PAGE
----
‘Some things are worth dying for,’ said Vanessa.

‘Hmm,’ said Mum. She had taken a small step closer and was peering inside.

‘What?’ asked Vanessa.

‘Do you think the staff feel the same way?’ asked Mum. ‘Do you think the staff in the two shops fight? Perhaps, if they bump into each other, somewhere other than this arcade they get into terrible street fights.’

‘They’re chocolate workers,’ said Vanessa reasonably.

‘Exactly,’ said Mum. ‘So they have access to large industrial sized quantities of chocolate. They could take one of those great big chunks and bop each other on the head or stab someone with a shard.’

Vanessa looked at the huge pieces of chocolate in the window. ‘I don’t think it’s very likely.’

‘They could hold each others heads under the chocolate fountain and demand to be told the other’s chocolatey secrets,’ said Mum.

‘They work with chocolate all day,’ said Vanessa. ‘They would be too happy to be so violent.’

‘But think of all the sugar in their diet,’ said Mum. ‘You know how anybody can behave strangely when they have a sugar rush.’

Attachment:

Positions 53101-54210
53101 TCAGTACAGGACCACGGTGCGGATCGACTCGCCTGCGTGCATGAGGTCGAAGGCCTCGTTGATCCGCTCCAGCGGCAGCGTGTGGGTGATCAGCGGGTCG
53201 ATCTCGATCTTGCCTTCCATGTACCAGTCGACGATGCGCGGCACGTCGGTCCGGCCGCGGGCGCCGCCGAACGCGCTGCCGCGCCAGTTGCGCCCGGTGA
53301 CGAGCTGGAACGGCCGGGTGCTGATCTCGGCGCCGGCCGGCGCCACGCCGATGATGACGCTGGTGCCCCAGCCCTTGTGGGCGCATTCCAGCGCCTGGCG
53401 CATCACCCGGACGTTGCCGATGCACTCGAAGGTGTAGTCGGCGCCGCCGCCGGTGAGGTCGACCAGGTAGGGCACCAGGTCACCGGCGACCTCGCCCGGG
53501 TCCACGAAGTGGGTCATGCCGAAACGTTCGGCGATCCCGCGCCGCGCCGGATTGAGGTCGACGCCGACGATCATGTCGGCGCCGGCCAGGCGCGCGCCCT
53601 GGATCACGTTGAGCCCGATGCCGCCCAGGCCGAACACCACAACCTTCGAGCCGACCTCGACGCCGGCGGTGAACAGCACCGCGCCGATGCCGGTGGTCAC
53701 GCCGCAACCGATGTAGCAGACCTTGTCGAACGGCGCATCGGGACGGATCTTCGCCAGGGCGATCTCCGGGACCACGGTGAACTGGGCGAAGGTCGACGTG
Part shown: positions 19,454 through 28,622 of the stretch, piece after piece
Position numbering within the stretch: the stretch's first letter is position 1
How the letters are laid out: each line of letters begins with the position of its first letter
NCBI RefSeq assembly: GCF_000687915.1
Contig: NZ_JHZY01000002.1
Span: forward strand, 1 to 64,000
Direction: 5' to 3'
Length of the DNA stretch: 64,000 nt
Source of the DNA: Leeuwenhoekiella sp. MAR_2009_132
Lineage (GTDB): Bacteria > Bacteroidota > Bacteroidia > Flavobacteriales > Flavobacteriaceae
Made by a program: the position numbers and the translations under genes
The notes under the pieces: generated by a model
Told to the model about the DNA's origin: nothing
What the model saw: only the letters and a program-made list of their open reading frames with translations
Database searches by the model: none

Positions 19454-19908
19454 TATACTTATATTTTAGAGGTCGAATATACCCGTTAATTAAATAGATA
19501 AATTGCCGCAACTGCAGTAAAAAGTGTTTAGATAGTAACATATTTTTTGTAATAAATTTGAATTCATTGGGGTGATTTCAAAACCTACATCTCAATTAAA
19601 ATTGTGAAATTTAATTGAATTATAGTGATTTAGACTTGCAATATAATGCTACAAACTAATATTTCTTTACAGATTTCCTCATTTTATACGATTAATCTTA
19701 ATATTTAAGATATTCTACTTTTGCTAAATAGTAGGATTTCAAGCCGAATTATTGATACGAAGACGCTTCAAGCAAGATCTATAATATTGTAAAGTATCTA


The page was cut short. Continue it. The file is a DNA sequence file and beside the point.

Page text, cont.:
‘I know you behave strangely when you have a sugar rush,’ said Vanessa.

‘Well they’d be like that all day long,’ said Mum. ‘And they’d eat so much chocolate they’d inevitably develop type 2 diabetes. That can give you mood swings.’

‘Is that an actual fact?’ asked Vanessa.

Mum was not a medical doctor, so she didn’t know for sure. ‘I assume it’s the case,’ said Mum. ‘I know I’d have mood swings if I had type 2 diabetes. Because the doctors would be telling me off all the time and telling me I had to eat healthy food and that would get on anyone’s nerves.’

‘You have mood swings regardless of what you eat,’ Vanessa pointed out. 

‘I know,’ agreed Mum. ‘So imagine how much worse they’d be if I was full of energy from eating all that chocolate.

Vanessa and Mum stared at the chocolate a little longer, lost in thought. ‘And then imagine how difficult it would be if two of the employees, one from each shop fell in love with each other. When their shops were sworn enemies.’

‘Really?’ said Vanessa. She was finding it hard to keep up with Mum’s descent into disbelief.

‘It would be just like Romeo and Juliet,’ said Mum. ‘Only it would make more sense because it would be about chocolate, instead of some idiotic family vendetta that is never explained properly.’

‘Juliet was my age,’ said Vanessa. Which wasn’t strictly speaking true. Vanessa was 12 whereas Juliet was 13. But close enough.

‘Which would be more likely to bring you to a fit of murderous passion?’ asked Mum. ‘Your love of a teenage boy, or a block of chocolate?’